Palace of the Bahia (MARRAKECH 1932-33)
By Elizabeth Klein Lacroix, 1934
We found our first home in the Palace of the Bahia, where two French artists welcomed us to our studio.
A great bunch of dates hung from a cord, there was mint tea to drink. I think we smoke a pipe of Kif, too. Armand Lacroix was a student in sculpture from the Paris Beaux Arts Institute, sent down for a year’s study in Africa. Jules Lellouche came from Tunis, where his reputation as painter was already valuable. Thus we found ourselves immediately thrown into inspiring surroundings and most inspiring friendship.
The Bahia, « The Magnificent » was the palace of Moulay Hassan’s reign, constructed in 1873 by his black grand vizier. Within its walls are gardens, courts, pools, and many houses. The décoration was the joy of Bah Ahmed’s last days, and after his death the palace was held only for a short time by certain caids. Now it is the Residence, that is, the home of the French resident-General of Marocco when he visits Marrakech. Here also are received all distinguished persons, guests of the goverment. At other times the palace is little inhabited. There are : the adjutant, the director of the Beaux Arts, a group of Arab prisoners who work out their termes there, and a group of artists.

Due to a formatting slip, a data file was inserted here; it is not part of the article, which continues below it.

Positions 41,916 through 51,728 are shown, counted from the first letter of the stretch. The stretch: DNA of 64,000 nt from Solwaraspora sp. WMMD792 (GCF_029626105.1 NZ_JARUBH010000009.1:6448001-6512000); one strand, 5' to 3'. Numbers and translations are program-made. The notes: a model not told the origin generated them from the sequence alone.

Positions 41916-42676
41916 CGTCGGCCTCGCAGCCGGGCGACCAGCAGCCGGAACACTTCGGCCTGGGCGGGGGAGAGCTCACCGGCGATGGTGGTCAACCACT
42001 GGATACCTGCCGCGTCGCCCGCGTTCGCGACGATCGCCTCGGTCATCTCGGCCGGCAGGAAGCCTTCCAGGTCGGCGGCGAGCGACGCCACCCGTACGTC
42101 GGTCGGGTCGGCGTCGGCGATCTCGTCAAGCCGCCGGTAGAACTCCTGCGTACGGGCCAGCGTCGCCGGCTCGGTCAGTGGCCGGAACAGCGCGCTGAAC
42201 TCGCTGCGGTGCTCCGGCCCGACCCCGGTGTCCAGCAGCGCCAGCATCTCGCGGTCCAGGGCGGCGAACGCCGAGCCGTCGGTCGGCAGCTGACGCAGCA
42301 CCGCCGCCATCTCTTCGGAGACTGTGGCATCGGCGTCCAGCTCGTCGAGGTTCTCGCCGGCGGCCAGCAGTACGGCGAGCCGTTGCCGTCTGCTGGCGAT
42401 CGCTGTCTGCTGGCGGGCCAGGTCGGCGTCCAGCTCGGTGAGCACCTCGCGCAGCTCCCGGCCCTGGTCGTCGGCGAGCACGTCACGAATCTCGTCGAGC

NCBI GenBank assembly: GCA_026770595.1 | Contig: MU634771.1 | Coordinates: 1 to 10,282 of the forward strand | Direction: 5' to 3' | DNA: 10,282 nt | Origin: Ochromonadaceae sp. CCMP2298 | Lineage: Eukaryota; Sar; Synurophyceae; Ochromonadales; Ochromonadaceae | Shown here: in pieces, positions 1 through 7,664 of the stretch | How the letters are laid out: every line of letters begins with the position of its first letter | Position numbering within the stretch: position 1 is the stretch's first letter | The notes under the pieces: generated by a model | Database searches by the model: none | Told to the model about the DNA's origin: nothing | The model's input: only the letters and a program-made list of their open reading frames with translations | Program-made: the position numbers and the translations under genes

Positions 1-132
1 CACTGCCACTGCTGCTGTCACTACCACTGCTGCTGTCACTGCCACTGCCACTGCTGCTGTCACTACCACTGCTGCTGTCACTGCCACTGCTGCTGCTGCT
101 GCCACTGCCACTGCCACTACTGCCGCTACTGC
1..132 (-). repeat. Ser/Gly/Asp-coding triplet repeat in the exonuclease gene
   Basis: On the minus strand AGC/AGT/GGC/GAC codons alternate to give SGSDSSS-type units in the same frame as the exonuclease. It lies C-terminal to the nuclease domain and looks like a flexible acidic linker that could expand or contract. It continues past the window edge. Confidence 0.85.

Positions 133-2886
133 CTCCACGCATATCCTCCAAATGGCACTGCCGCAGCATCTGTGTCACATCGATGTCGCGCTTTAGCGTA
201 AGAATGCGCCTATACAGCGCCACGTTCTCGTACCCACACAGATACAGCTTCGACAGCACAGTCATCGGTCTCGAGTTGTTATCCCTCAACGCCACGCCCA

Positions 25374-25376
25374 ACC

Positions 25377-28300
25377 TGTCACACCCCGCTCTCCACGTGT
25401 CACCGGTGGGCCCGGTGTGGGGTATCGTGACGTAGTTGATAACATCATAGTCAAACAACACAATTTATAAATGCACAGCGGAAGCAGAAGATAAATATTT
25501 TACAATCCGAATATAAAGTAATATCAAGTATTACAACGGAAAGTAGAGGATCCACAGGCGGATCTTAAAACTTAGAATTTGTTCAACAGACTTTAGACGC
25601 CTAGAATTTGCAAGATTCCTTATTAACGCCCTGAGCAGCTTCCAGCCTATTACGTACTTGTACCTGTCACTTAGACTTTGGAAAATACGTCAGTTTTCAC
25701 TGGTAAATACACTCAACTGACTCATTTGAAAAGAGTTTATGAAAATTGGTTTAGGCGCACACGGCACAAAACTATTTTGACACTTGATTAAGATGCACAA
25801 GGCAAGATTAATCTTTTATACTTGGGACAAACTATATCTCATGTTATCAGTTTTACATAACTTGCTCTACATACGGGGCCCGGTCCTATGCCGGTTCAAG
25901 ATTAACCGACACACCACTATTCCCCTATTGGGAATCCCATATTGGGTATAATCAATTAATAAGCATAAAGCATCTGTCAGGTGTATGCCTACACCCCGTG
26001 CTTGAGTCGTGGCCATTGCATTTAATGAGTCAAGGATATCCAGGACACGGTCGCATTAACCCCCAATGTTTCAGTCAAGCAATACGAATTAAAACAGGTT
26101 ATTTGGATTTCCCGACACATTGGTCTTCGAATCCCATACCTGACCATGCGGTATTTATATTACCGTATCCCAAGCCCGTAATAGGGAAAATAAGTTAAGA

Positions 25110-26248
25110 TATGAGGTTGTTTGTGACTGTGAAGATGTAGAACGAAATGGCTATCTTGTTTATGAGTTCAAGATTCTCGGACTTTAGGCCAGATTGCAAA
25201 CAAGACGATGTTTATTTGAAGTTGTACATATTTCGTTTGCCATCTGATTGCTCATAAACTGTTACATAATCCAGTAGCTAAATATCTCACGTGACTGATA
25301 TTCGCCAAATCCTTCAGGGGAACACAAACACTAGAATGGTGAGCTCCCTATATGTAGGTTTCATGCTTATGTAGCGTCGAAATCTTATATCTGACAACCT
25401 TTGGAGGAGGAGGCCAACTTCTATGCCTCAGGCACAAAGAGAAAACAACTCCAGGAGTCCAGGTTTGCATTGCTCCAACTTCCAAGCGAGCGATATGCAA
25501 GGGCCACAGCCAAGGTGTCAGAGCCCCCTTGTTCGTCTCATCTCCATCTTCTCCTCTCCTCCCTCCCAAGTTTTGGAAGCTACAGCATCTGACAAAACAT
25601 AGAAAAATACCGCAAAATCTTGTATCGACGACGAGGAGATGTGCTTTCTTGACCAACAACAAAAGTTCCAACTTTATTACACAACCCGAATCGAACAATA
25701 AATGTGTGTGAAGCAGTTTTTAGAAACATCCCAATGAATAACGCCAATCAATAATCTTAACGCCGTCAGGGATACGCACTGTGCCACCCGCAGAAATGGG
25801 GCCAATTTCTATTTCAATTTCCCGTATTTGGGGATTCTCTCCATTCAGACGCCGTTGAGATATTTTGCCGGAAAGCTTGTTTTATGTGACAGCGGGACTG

The studios are against the wall at the end of a garden. There are palm trees and flowers and vine-covered walls,
a lovely latticed door opening into a larger garden where are giant eucalyptus trees, then the flower garden fragrant with mimosa, and the great marble court.
I have tried to draw a diagram showing our approach to the studios, but immediately lose myself in a labyrinth, as I did then. Enter a dark nigth. There is no light. Turn left along a narrow passage. Turn left, you arrive in a little court where there is a tree in the center and many roks to fall over. Then feel the wall until you find another door; you hear the cluck-cluck all right, this is where the hens are. Then the odor of rabbits. Then the most difficult stetch, a narrow passage with a slight turning, a few steps up, and then the sky of stars and the open garden. In the studios, one candle, two, or three, if you haven’t forgotten; a pitcher of water, if you haven’t forgotten. Two bed.